Thoughts at Midnight

These are the thoughts that sometimes keep me awake at night.

These are things I don’t want to think about. These are things I’ve spent hours thinking about, never productively. They are worrying, but unlike typical worries in my life, it is fundamentally impractical to take steps to resolve or mitigate them, after which I may rest assured that I’ve done my best. The reason is that they also happen to be either untestable/unfalsifiable or only testable if one incurs absurd and irreversible costs, mainly dying.

Sometimes I explain them away to myself successfully and move on. Sometimes I read what I’ve written and think about these thoughts and do the cognitive equivalent of looking at them funny, as I’m expecting most readers to feel if they get that far — why would anybody be bothered, or afraid, or soul-crushingly panicked about these things? Life is so busy, there are literally more than sixty-four items on my HabitRPG to-do list, and besides, there are so many serious global issues humanity is actually facing right now, and people who are actually deprived of basic rights and resources and have to struggle to stay alive. How can I possibly be bothered by these absurd remote thoughts?

But I know that other times I do feel those emotions exactly. And if I stare just right, I can feel those emotions bubbling beneath the surface in me. Sometimes I can’t explain the issues away to myself, and a deep soul-sucking pang grows in my stomach. I’m irrational — I’m afraid of some of these thoughts — and I have submitted to the fact that there are some edges of my irrationality that would not be worth the effort to fix if just not thinking about them is better.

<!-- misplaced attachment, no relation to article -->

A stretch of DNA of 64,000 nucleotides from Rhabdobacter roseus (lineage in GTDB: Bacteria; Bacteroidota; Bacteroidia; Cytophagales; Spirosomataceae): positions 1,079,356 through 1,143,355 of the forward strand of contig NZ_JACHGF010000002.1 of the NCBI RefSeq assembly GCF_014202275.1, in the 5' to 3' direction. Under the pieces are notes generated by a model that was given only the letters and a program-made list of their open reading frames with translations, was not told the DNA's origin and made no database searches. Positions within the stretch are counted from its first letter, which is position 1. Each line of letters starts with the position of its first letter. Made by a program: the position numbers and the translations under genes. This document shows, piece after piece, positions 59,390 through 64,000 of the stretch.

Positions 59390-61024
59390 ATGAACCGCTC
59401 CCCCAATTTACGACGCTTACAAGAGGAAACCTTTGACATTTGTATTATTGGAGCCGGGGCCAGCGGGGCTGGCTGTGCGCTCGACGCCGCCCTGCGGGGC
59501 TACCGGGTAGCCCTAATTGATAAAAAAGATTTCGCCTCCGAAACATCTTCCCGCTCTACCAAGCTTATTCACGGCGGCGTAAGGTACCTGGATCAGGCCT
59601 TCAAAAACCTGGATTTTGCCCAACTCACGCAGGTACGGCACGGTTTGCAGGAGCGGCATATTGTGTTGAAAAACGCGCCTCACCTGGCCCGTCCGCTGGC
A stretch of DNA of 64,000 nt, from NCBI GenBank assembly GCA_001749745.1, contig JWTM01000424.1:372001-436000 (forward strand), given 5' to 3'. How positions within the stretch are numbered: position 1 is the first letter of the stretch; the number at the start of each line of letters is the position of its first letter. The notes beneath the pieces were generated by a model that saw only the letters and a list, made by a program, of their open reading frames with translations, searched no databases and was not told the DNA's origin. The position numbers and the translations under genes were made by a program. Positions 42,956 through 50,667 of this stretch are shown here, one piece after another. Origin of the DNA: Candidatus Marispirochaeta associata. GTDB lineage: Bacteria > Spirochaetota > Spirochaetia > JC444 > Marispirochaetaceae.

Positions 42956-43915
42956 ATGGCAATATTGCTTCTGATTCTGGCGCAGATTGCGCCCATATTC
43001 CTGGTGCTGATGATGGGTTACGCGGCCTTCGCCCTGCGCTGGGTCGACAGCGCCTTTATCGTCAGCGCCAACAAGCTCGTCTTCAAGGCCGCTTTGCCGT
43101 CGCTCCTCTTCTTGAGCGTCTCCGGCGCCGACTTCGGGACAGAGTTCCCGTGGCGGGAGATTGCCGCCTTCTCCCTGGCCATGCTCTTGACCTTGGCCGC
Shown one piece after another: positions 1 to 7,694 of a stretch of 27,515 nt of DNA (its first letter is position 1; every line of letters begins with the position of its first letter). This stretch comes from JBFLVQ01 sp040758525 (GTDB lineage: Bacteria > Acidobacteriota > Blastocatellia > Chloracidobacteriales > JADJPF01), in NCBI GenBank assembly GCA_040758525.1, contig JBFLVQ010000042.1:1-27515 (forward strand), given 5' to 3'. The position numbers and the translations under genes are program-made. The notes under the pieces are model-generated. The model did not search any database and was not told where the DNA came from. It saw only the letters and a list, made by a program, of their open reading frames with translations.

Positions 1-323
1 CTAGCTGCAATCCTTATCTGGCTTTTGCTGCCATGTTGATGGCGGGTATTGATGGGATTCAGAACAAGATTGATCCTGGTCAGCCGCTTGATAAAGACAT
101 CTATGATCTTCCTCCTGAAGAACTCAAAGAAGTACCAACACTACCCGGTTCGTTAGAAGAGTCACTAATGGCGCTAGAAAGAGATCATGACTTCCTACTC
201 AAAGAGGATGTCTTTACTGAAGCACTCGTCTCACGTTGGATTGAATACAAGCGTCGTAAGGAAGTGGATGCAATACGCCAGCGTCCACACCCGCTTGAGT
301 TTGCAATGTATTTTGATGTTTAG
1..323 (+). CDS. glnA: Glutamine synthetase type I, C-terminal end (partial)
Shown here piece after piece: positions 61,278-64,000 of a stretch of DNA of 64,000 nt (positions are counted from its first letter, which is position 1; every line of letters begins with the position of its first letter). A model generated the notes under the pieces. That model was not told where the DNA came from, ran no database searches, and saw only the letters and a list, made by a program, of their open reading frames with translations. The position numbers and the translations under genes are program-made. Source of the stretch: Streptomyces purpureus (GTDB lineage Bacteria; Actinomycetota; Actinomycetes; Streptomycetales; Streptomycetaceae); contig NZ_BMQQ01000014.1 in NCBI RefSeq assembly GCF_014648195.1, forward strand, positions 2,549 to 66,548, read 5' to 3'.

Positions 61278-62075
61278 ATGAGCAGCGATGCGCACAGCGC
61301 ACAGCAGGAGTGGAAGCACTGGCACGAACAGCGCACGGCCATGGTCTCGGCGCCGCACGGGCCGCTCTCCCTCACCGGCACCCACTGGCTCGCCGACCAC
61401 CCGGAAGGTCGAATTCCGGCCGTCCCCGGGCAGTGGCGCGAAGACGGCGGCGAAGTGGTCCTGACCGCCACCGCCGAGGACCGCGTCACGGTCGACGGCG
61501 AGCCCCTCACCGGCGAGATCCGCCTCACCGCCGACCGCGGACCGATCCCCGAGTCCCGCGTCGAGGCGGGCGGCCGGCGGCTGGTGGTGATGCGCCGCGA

Sometimes these thoughts make me wish I were not so rational. Sometimes they even make me wish I were religious; it would be easier if (I believed) consciousness were, somehow, special. I suspect if I tried really hard, I could make myself believe something like that sincerely. But I think that’s a betrayal of myself I’m not willing to take. I think there are better ways to remain happy.

I want to maximize happiness. Thinking about more general moral principles will help with that, but the remoteness of these particular thoughts is such that I doubt I’ll ever have to make a choice that would benefit from me having thought about them. At least, I think the chance is small enough to not be worth the negative utility spent thinking about them.

So: “There is nothing to fear but fear itself.”

But I feel frustrated: not thinking about something just doesn’t seem like a solution. I don’t know how to come to terms with just how irrational happiness fundamentally is. And I still can’t resist thinking about them sometimes…

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2015 MIT Mystery Hunt (spoiler-free version)

Well, it’s been over a week, which is a long time for blog posts to be delayed after the event they’re documenting in probably all of the world except my blog. So.

I guess this post should start with a bit of background. I’ve been puzzlehunting for… wow, three and a half years now. I was introduced to puzzlehunts from AoPS, when some fellow members got together a team for CiSRA 2011, and I think I’ve participated to some degree in every known internet Australian puzzlehunt since.

But as for my experience with the MIT Mystery Hunt in particular, I sort of hunted with a decidedly uncompetitive AoPS team in 2012 (I think we solved one puzzle exactly), but my serious hunting career began when dzaefn recruited me into the Random team (then Random Thymes) for the 2013 hunt (and I did blog obliquely about it). We didn’t win (and I actually didn’t participate that much because I was traveling with family) but the next year (as One Fish Two Fish Random Fish Blue Fish (1f-2f-17f-255f (I am evidently in a parentheses mood today because as you’ve probably noticed, the amount and depth of parentheses in this sentence are positively alarming (lol)))) we won.